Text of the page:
When orthodontic appliances are on the teeth, they will apply a very slight pressure to your teeth and to the periodontic ligaments that surround them. When that pressure is constantly there, your body will produce acids in the jawbone area that will break down tiny parts around the teeth. With new space created, the teeth can shift. Your body will naturally deposit more minerals in areas that have changed to strengthen the jawbone once more. Over time, your jaw is literally breaking itself down on a microscopic level and then rebuilding itself. That is why orthodontic treatment takes months. However, the result is worth it.

 

A close-up view of metal braces that have the ligature elastics around the brackets. The braces are on a dental model.

Ceramic and Lingual Braces

Ceramic and lingual braces are very similar to traditional metal braces, but are made a bit differently. Lingual braces are also a metal braces type, and most types are made from stainless steel in a lab. There can be other types of metal used or a combination of metals. These braces will have brackets and wires just like traditional metal braces, except that they will be placed on the back of a patient’s teeth.

 

Because of placement, children are not usually candidates for lingual braces because of the size of the teeth. Dental impressions of the back of the teeth are made so that metal coverings can be made for the tooth backs, which is a bit different than traditional metal braces. More anchoring is needed with lingual braces, and this is how it is done. The metal material will cover the entire tooth back with a bracket in the center of the tooth, and each is placed individually when a patient gets their appliance. The archwire works the same as other braces.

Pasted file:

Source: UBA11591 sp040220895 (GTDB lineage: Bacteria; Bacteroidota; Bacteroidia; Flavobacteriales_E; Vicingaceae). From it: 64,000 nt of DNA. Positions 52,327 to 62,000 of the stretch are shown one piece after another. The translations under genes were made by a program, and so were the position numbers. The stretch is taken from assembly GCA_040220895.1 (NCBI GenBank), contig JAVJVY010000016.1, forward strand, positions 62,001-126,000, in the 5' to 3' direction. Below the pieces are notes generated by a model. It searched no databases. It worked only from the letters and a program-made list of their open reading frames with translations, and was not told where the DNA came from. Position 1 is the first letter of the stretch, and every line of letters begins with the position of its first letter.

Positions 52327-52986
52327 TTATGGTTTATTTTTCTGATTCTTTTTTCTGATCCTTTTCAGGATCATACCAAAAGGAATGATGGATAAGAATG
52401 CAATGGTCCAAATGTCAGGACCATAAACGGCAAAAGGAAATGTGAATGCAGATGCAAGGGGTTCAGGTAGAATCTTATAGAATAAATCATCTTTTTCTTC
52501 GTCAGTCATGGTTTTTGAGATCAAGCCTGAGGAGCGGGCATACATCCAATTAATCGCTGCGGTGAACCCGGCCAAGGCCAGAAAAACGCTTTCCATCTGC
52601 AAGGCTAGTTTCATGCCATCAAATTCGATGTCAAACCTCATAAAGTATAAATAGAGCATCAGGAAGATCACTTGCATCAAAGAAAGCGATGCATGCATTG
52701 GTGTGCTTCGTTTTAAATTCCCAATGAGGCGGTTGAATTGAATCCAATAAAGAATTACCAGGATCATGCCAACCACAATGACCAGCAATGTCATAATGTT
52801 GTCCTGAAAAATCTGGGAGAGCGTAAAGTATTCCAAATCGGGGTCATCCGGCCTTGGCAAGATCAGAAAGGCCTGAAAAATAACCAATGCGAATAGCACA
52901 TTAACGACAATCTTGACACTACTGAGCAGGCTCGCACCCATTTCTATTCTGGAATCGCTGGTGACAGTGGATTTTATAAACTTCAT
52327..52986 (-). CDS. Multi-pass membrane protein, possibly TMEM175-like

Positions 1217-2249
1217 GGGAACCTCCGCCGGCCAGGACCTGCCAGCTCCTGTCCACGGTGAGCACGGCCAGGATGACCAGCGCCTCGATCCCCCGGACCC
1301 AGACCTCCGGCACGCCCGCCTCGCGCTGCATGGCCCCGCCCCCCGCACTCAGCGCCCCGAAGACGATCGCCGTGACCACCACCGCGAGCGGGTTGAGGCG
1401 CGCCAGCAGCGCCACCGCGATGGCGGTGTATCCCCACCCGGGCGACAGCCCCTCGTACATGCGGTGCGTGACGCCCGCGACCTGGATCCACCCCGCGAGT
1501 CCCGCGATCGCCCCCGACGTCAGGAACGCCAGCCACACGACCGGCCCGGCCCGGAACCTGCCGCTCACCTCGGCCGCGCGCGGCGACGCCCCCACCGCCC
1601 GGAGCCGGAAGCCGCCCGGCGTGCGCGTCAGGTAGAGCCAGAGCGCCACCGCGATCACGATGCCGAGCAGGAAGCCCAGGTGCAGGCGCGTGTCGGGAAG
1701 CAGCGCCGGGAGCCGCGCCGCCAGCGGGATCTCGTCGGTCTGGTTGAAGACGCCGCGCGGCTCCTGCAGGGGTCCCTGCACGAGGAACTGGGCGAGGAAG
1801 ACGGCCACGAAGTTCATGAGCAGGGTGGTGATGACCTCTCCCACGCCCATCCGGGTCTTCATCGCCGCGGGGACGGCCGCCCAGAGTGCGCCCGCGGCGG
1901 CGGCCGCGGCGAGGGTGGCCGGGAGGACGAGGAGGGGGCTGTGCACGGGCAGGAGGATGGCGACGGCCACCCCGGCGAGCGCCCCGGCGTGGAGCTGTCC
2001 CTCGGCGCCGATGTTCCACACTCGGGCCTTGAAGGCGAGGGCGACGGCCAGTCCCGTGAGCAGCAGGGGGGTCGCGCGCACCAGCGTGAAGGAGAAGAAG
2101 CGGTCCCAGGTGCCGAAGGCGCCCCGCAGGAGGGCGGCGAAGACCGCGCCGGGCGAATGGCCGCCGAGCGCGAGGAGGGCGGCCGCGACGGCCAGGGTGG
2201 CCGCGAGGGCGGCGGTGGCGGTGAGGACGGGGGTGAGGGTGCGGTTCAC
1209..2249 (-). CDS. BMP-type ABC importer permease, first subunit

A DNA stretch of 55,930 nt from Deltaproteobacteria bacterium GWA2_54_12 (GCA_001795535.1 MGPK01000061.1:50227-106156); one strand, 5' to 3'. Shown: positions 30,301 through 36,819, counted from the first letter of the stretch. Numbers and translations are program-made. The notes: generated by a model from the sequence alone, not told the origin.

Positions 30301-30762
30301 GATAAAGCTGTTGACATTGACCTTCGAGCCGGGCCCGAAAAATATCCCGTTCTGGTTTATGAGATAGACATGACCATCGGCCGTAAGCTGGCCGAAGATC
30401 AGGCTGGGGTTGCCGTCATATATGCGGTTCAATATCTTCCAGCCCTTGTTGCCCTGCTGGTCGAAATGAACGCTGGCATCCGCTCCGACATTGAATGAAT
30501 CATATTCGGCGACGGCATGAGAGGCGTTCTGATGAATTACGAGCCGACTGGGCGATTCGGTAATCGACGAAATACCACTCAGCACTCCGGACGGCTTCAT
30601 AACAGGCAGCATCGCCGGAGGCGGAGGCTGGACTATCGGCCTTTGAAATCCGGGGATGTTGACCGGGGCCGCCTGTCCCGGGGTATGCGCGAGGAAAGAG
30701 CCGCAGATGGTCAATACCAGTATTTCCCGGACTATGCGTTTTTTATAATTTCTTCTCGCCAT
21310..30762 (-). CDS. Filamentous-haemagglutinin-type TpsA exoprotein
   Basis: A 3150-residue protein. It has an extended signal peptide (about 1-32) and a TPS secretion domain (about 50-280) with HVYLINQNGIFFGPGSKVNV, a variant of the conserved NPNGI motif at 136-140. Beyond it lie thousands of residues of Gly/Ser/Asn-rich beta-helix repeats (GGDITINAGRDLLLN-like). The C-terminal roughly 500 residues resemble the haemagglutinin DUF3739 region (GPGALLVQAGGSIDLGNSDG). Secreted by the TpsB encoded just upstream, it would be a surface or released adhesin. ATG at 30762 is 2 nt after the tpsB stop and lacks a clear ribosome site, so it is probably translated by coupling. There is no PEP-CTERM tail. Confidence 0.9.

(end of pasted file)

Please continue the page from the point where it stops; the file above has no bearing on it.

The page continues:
Ceramic braces are very similar to metal braces in their design and how they work. However, they are made from ceramic material, which is naturally white already. This makes the braces blend in with the teeth more, and the metal can even be frosted to blend in with whiter teeth.

 

Invisalign: Customized to the Patient

Invisalign treatment is an orthodontic option that is vastly different than your other options. The most noticeable difference is that there is no metal or ceramic material in your appliance. A patient will have digital images taken of their mouth. With that image, custom aligners are made that a patient will switch out each week. These are a type of plastic material patented by the Invisalign company. It’s a strong enough plastic to cause the same type of shifting you want your teeth to do. Aligners fit snug in the mouth as they are custom made, are switched out each week, and must be worn 20-22 hours of the day. If you are interested in any of these types of braces or want to see how the braces are put on a patient, call Belmar Orthodontics today at (303) 225-9016 with your questions!

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dental care

Dentist hands working on young teen patient with dental braces.

Should you receive dental care with braces or is seeing the orthodontist sufficient? Continue regular checkups with your dentist even if you are frequently seeing your orthodontist. Braces make you more prone to problems such as plaque buildup and tartar. Depending on the kind of braces you choose, your teeth may require additional steps to stay clean with braces than without. For some, the enamel can also weaken with braces. However, there are ways to keep your teeth healthy and clean while you have braces. Modern-day orthodontics offers treatment options everyone can be comfortable with and will still allow patients to receive proper dental care at the same time. We can answer frequently asked questions for receiving dental care with braces and help you with tips for taking care of your braces so your smile stays healthy.